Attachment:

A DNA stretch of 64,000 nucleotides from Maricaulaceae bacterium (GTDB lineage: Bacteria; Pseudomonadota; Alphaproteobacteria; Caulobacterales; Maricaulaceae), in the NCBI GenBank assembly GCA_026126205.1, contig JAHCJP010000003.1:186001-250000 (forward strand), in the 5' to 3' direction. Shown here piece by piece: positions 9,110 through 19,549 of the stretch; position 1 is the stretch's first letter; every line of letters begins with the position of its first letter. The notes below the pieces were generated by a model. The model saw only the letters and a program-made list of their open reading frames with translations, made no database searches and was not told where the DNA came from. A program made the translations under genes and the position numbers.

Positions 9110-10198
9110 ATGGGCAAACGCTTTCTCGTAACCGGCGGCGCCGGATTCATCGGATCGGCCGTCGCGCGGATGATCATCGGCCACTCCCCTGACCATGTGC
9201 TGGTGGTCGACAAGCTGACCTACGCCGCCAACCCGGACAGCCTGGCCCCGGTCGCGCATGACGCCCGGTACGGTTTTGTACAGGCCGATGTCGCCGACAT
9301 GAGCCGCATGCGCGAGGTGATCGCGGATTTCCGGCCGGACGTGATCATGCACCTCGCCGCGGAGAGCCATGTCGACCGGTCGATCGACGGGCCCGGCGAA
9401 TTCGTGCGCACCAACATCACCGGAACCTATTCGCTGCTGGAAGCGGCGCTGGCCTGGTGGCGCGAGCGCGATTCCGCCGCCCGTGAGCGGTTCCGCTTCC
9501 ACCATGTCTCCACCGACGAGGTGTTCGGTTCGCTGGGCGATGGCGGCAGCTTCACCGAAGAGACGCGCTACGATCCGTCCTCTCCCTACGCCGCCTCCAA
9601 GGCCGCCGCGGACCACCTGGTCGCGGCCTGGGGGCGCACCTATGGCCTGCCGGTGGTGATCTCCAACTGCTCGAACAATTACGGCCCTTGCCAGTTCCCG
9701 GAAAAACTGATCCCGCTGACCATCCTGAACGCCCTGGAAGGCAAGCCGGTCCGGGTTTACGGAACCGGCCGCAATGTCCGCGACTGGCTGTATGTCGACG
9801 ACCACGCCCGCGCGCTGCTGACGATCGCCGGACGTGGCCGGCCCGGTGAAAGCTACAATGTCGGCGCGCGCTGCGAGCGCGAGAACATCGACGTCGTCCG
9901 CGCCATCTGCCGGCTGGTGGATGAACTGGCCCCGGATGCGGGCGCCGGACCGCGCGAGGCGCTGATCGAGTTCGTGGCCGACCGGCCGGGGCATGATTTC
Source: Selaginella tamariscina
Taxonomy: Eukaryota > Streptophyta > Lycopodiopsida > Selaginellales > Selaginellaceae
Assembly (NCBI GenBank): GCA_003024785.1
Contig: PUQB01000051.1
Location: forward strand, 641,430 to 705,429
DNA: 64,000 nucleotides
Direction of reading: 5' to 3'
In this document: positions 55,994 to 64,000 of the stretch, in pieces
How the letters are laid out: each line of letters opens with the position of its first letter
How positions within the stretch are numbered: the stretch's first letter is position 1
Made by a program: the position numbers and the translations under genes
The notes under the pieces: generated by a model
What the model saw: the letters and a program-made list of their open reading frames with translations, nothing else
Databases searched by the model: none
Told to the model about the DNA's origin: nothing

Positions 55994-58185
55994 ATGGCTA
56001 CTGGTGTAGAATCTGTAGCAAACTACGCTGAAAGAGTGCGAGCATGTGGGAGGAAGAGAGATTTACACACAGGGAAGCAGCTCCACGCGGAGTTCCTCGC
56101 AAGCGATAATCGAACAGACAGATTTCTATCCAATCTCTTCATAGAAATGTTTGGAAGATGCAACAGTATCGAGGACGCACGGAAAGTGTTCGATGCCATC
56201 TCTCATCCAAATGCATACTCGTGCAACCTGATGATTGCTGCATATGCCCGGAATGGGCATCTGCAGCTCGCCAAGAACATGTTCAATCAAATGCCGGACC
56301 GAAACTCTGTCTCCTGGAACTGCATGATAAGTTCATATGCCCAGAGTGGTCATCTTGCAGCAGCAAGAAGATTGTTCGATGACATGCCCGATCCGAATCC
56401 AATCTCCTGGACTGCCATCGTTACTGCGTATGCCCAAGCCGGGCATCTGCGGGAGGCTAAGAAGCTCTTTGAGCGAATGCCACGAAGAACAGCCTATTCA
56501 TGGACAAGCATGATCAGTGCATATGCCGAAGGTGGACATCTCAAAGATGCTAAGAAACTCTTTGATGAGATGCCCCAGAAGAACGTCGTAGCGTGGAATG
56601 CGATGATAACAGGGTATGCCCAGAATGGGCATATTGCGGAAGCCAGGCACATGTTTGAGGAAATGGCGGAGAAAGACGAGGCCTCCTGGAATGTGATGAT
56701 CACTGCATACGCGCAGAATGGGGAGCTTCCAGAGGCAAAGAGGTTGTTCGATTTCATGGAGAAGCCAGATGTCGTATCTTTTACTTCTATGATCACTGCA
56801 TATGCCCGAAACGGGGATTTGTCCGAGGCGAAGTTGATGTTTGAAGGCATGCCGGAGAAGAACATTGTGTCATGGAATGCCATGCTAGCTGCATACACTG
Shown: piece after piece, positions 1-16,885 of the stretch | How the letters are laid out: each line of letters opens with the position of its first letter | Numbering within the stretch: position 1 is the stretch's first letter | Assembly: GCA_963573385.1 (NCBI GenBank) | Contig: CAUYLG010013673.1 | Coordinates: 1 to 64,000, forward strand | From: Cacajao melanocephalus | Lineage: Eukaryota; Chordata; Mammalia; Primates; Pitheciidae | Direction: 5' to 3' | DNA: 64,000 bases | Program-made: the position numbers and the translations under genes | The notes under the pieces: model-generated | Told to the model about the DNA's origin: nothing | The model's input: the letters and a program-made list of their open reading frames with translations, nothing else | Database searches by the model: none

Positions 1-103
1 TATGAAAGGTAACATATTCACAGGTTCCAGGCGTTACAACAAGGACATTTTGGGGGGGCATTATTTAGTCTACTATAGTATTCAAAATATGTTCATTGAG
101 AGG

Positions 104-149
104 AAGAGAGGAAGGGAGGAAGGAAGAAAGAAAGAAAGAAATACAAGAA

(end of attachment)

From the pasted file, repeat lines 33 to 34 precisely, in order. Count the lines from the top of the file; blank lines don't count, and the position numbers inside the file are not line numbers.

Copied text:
56401 AATCTCCTGGACTGCCATCGTTACTGCGTATGCCCAAGCCGGGCATCTGCGGGAGGCTAAGAAGCTCTTTGAGCGAATGCCACGAAGAACAGCCTATTCA
56501 TGGACAAGCATGATCAGTGCATATGCCGAAGGTGGACATCTCAAAGATGCTAAGAAACTCTTTGATGAGATGCCCCAGAAGAACGTCGTAGCGTGGAATG